Img_9323Volunteers cleared the lot of debris in June. (Click to enlarge)

The last remaining point of direct public access to the Navesink River in Red Bank has been preserved, capping an effort launched earlier this year by a Fair Haven resident, the Asbury Park Press reported over the weekend.

From an article in Saturday’s edition:

Borough-owned land at the end of Maple Avenue, which community activist Cindy Burnham and others had been lobbying to keep as park land, is preserved, said Larry Hajna, spokesman for the state Department of Environmental Protection.

“Since the parcel is on the open space inventory, it is protected from development and from uses other than open space,” Hajna said in an e-mail.

BurnhamCindy Burnham led the effort to block the sale of the lot and to have it conserved from development.

The two parcels are on the DEP’s Green Acres open-space database. Hajna said that land is protected from sale even though Green Acres funds were not applied for and spent specifically on that piece of property.

Mayor Pasquale “Pat” Menna said the Maple Avenue boat launch property was included on the Recreation and Open Space Inventory filed as part of a Green Acres funding application for Marine Park and the Locust Avenue reserve.

“It doesn’t have to be Green Acres funds spent on that site, but (that) the site was used for a Green Acres funding application,” Menna said. “The only way it could be sold is with the concurance of the state. That would trigger a reimbursement (to the state). The possibility it would happen is nil.”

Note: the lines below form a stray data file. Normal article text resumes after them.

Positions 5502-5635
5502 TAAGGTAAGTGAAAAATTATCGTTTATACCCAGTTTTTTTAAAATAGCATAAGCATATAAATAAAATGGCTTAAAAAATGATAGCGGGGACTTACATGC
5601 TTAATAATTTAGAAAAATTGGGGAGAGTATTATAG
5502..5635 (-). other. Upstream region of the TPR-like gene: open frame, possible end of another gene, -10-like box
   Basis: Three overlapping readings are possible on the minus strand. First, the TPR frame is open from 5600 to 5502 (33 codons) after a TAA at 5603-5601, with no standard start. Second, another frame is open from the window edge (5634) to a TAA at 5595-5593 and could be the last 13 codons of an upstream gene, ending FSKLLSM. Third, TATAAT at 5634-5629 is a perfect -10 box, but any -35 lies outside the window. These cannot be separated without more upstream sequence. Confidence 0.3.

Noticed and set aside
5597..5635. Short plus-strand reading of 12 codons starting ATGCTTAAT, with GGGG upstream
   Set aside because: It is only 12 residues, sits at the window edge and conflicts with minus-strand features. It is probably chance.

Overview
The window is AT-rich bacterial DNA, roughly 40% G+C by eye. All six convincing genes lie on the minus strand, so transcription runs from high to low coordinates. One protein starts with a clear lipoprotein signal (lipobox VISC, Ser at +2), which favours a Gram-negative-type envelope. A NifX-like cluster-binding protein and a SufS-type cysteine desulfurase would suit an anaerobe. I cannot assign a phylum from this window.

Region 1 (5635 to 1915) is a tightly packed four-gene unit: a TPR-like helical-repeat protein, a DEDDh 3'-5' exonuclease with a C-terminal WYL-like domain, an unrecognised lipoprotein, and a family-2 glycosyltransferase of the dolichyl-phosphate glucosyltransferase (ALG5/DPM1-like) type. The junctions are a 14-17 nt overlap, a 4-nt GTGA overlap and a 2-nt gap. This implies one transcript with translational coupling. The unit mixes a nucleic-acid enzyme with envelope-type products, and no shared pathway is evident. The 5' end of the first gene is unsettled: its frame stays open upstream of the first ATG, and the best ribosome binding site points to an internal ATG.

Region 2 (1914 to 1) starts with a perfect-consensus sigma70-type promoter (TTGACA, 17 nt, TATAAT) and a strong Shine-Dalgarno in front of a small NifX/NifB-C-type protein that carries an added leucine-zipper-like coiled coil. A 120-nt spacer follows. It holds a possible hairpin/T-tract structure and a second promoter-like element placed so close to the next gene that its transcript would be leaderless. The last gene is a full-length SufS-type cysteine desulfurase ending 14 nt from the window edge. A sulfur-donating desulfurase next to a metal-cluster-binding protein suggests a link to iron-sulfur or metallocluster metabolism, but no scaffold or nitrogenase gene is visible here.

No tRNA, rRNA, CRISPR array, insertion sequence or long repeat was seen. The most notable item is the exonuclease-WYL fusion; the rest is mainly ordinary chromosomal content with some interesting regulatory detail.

Menna said the action is in line with the council’s decision four to five months ago not to sell the land.

“That’s a wonderful, wonderful thing. It’s the last piece of waterfront available on the east side of Red Bank and the last piece of accessible land,” said Councilwoman Mary Grace Cangemi, who lobbied along with Cindy Burnham, a Fair Haven resident and borough propertyowner, and others to save the land. “Now all you can do on the river from our parks is look at the water.”

The designation marks a milestone in an effort sparked earlier this year when Menna floated the idea of selling the quarter-acre lot to raise cash for the borough government. Kayakers, canoeists and environmental activists sought not only to block the sale, but to safeguard the land from development. Some called for the creation of a boat launch to accommodate non-motorized small craft.


Burnham said she was grateful for their work so far. But she said she remains concerned that merely being on the list may not prevent the borough from selling the property. Burnham said her research showed that although the property is on the list, it’s vulnerable to sale.

Other good news is that the borough will not need DEP permits to remove two dirt piles on the Maple Avenue side of the lot.

“We met with the borough over the summer and went out and looked at the property and we advised them that they do not need a permit to remove the soil piles,” Hajna said.

Future plans to use the waterfront land as a kayak launch would still require a waterfront development permit, he said.

Cangemi said there is funding the borough could apply for through the state’s I-Boat grant program, which uses money collected from boat registrations and other related fees.

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